Words of Wisdom – Bhagavad Gita – Chapter 1: 32-37

Arjuna speaks to Krishna:

Krishna and Arjuna
Krishna and Arjuna

“O Chief of Cowherds [Krishna was a cowboy in his youth], I have no desire to win this war for the sake of kingship and happiness. What to us is kingly power and the pleasures it brings?

In these verses we see how Arjuna has begun to view this war. He assumes that it is all about having rulership of a kingdom, and having the power and the perks that go with it—pleasure and enjoyment.

“Those for whose sake we desire these things—kingship, pleasure and enjoyment—they are all here ready to do battle, willingly abandoning their lives and riches:

“Teachers, fathers, sons, grandfathers, maternal uncles, fathers in law, grandsons, brothers in law, thus kinsmen.

We read this list before in the previous issue, but now Arjuna is now getting a reality check on who is on this roster. He is coming to realize that the major players on both sides are descended from the same ancestors—everyone is related to everyone else, and every reason they have for getting into this war in the first place is going to leave no one to enjoy the spoils. They are going to kill each other.

“I have no desire to kill them for a kingdom, even though they are bent on killing us, Slayer of Madhu*, not even for the sovereignty of the three worlds.

* Slayer of Madhu – An epitaph of Krishna who is an incarnation of Vishnu, the Sustainer, who killed the demon Madhu (‘destroyer of delight’).

“For the Sovereignty of the Three Worlds”

Arjuna uses this statement to emphasize his opposition to the war, for most would willingly fight for this alone, but Arjuna says no, “not even for the sovereignty of the three worlds”. What is the significance of the ‘three worlds’, and why would anyone covet rulership over them?

The sovereignty of the three worlds refers to rulership, or control, of the body, the emotions and the mind. I think we would agree that most people would see this as a desirable goal worth fighting for, but Arjuna is saying that not even for this will he go forward with this terrible war. This is how affected he is by the realization of who and what he is up against.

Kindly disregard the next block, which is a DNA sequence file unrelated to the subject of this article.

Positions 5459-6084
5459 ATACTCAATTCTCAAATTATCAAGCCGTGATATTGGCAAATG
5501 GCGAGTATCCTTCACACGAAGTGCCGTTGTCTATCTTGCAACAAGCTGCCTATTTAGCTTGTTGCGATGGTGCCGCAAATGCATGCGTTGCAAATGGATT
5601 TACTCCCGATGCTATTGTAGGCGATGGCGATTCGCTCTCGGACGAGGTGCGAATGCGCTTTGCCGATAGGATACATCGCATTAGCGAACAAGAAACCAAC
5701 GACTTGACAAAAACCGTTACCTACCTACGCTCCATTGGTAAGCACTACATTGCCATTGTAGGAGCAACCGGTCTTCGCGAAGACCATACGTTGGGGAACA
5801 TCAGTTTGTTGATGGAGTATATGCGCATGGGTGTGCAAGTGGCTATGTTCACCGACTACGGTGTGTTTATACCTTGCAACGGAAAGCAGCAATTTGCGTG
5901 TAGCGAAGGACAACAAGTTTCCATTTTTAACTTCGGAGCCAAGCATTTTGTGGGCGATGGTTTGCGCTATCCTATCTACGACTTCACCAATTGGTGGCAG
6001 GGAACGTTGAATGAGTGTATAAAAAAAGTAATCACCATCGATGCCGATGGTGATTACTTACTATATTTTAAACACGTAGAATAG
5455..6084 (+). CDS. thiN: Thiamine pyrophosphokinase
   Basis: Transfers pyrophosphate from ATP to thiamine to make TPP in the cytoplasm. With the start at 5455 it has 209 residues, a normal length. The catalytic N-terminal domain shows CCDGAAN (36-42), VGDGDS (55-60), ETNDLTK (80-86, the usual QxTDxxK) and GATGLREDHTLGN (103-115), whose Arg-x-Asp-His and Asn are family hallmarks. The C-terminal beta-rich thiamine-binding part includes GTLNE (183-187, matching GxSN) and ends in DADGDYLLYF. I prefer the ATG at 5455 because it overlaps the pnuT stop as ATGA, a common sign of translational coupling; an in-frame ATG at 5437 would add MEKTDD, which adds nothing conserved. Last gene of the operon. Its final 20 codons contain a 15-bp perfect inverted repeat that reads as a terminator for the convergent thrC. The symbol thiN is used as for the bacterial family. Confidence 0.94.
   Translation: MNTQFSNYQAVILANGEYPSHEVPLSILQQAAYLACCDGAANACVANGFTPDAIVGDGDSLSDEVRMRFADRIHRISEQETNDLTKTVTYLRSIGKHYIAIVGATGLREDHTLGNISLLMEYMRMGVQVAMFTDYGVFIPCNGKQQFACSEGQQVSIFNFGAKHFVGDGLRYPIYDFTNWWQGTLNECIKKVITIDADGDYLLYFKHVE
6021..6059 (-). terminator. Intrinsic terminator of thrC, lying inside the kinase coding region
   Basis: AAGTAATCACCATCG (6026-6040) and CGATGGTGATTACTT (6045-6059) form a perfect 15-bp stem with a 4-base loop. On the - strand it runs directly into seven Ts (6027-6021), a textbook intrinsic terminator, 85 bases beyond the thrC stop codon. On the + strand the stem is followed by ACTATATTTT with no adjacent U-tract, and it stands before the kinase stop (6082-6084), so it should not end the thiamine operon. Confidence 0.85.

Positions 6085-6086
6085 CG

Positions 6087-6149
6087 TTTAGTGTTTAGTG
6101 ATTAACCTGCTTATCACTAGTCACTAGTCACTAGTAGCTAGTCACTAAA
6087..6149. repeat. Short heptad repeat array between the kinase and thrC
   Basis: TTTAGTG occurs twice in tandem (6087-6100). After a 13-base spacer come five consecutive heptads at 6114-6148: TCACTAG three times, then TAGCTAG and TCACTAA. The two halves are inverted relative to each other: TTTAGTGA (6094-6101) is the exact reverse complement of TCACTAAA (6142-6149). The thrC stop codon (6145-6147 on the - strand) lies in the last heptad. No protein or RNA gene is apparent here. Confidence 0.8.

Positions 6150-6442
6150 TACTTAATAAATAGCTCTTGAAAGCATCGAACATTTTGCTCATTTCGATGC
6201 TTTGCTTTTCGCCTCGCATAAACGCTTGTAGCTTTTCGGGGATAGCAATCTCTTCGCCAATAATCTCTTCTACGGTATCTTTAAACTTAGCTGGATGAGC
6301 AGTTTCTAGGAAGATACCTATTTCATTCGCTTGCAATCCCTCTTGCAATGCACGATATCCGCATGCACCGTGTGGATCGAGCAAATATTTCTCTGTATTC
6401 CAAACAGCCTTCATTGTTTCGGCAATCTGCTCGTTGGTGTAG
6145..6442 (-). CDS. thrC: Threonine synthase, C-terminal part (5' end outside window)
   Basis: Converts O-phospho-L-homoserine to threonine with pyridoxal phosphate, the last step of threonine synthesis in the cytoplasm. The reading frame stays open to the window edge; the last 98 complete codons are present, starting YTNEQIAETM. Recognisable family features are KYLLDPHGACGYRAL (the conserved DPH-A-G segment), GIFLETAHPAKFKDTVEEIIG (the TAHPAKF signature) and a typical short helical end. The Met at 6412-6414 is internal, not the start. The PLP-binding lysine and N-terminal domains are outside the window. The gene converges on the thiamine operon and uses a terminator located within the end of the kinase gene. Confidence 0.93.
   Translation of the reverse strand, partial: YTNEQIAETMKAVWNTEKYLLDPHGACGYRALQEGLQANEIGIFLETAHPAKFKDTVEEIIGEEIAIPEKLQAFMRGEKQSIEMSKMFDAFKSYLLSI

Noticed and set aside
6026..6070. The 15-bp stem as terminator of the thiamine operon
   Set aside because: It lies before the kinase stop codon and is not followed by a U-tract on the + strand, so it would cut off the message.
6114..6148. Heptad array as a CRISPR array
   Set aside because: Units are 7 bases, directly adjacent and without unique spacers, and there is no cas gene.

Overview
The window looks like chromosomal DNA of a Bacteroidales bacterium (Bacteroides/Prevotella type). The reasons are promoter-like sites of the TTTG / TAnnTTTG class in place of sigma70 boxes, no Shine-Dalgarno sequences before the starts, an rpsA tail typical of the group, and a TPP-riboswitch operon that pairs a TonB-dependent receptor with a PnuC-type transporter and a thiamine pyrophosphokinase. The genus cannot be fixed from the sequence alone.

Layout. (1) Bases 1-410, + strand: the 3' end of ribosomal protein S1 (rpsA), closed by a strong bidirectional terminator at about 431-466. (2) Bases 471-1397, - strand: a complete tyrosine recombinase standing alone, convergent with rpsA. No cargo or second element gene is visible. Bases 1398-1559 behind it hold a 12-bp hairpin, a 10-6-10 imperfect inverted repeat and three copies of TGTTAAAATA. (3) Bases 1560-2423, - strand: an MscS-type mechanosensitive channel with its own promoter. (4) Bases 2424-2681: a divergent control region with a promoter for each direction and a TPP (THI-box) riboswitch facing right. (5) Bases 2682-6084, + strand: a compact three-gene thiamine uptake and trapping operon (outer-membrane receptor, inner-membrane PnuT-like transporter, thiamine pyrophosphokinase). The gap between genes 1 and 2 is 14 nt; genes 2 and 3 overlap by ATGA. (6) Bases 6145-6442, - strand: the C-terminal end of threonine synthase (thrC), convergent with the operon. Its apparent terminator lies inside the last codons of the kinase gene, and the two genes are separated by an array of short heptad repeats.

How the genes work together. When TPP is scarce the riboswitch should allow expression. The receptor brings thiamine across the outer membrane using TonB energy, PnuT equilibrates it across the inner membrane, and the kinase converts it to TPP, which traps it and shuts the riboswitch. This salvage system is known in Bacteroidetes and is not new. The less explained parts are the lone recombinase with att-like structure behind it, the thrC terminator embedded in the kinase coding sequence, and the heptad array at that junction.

Three Worlds

The three worlds are earth, sky and heaven, the worlds of humans, ancestors and gods.

The earth is the body. The sky, or atmosphere, is emotions. Heaven is mind-no-mind.

In the body, the earth is below the diaphragm, the sky is above the diaphragm, and heaven is above the third eye.

The body is the physical plane, the earth. The feelings are the atmosphere, the astral, or emotional body, which permeates and extends beyond the physical body. Mind-no-mind is heaven, the etheric, or causal body that permeates the head and brain.

These are some of the different ways the concept of the ‘three worlds’ is thought of.

“What joy would there be for us in striking down the sons of Dhritarashthra, Krishna? Misfortune would surely cling to us by having killed them.

“Therefore we are not justified in killing the sons of Dhritarashthra, our own kinsmen, O Janardana*. How, having killed our own people, can we be happy?

* Janardana – ‘Agitator of Men’, an epitaph of Krishna, an incarnation of Vishnu, the divine sustainer, maintainer and protector of life. Arjuna is throwing it in Krishna’s face in this verse—Krishna is the Sustainer of Life, yet he is urging a war.


In a very short time, Arjuna has talked himself out of going forward with the war against his enemies. He cannot justify it. He sees it in terms of his own history, what he knows, and what he has been taught, and it just doesn’t add up. He sees it as logically wrong—remember Drona (‘reasoning’)? He was Arjuna’s teacher, but he is fighting on the side of Arjuna’s enemies.

You will recall that the “sons of Dhritarashthra”, the “enemies”, represent the desires of the mind. Arjuna has begun to doubt the wisdom of doing away with them. After all, if there are no desires to fulfill, whence comes happiness?


The enemy armies outnumber Arjuna’s, and Krishna’s army is among them. But Arjuna has chosen to have Krishna drive his chariot over having the use of His armies—Arjuna has put God in the driver’s seat.

Durga Ma

Beautiful Krishna Images courtesy of rajbgm.wordpress.com


This post and text is original research material and is copyrighted. You are allowed to share this material for personal, non-commercial and educational use with the proper citations, references and links / tags back to my website. Clicking ´Share´ on FB or ´Reblog´ on WordPress would be most appropriate.Please obtain written permission from Anandi first if you want to use this material on your workshop, blog, organization, webpage, book, seminar or for any commercial purpose. All information provided, be it through sessions conducted or this post is non-liable and is not intended to replace professional legal, medical, psychological, psychiatric and/or financial counsel. How you choose to act on this information is up to your own free will and is entirely your responsibility.